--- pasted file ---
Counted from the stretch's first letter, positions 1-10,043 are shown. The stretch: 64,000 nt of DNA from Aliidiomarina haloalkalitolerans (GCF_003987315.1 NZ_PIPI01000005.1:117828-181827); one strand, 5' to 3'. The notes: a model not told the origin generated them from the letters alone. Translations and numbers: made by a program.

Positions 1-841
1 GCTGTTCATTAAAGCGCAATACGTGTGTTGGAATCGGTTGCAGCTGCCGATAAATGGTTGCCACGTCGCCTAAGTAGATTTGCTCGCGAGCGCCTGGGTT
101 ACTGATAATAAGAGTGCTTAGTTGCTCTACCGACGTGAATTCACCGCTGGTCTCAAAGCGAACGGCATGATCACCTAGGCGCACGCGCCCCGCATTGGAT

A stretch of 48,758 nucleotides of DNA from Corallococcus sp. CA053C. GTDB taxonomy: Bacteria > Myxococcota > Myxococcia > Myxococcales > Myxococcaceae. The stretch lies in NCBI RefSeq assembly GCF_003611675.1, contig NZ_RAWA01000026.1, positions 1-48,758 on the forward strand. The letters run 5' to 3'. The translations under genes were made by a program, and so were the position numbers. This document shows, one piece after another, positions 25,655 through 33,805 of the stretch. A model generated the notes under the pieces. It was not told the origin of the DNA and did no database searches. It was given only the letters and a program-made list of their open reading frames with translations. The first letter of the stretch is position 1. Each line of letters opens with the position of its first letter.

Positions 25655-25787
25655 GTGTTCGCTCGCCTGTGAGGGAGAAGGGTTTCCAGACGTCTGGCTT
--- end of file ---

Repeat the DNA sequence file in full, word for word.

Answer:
Counted from the stretch's first letter, positions 1-10,043 are shown. The stretch: 64,000 nt of DNA from Aliidiomarina haloalkalitolerans (GCF_003987315.1 NZ_PIPI01000005.1:117828-181827); one strand, 5' to 3'. The notes: a model not told the origin generated them from the letters alone. Translations and numbers: made by a program.

Positions 1-841
1 GCTGTTCATTAAAGCGCAATACGTGTGTTGGAATCGGTTGCAGCTGCCGATAAATGGTTGCCACGTCGCCTAAGTAGATTTGCTCGCGAGCGCCTGGGTT
101 ACTGATAATAAGAGTGCTTAGTTGCTCTACCGACGTGAATTCACCGCTGGTCTCAAAGCGAACGGCATGATCACCTAGGCGCACGCGCCCCGCATTGGAT

A stretch of 48,758 nucleotides of DNA from Corallococcus sp. CA053C. GTDB taxonomy: Bacteria > Myxococcota > Myxococcia > Myxococcales > Myxococcaceae. The stretch lies in NCBI RefSeq assembly GCF_003611675.1, contig NZ_RAWA01000026.1, positions 1-48,758 on the forward strand. The letters run 5' to 3'. The translations under genes were made by a program, and so were the position numbers. This document shows, one piece after another, positions 25,655 through 33,805 of the stretch. A model generated the notes under the pieces. It was not told the origin of the DNA and did no database searches. It was given only the letters and a program-made list of their open reading frames with translations. The first letter of the stretch is position 1. Each line of letters opens with the position of its first letter.

Positions 25655-25787
25655 GTGTTCGCTCGCCTGTGAGGGAGAAGGGTTTCCAGACGTCTGGCTT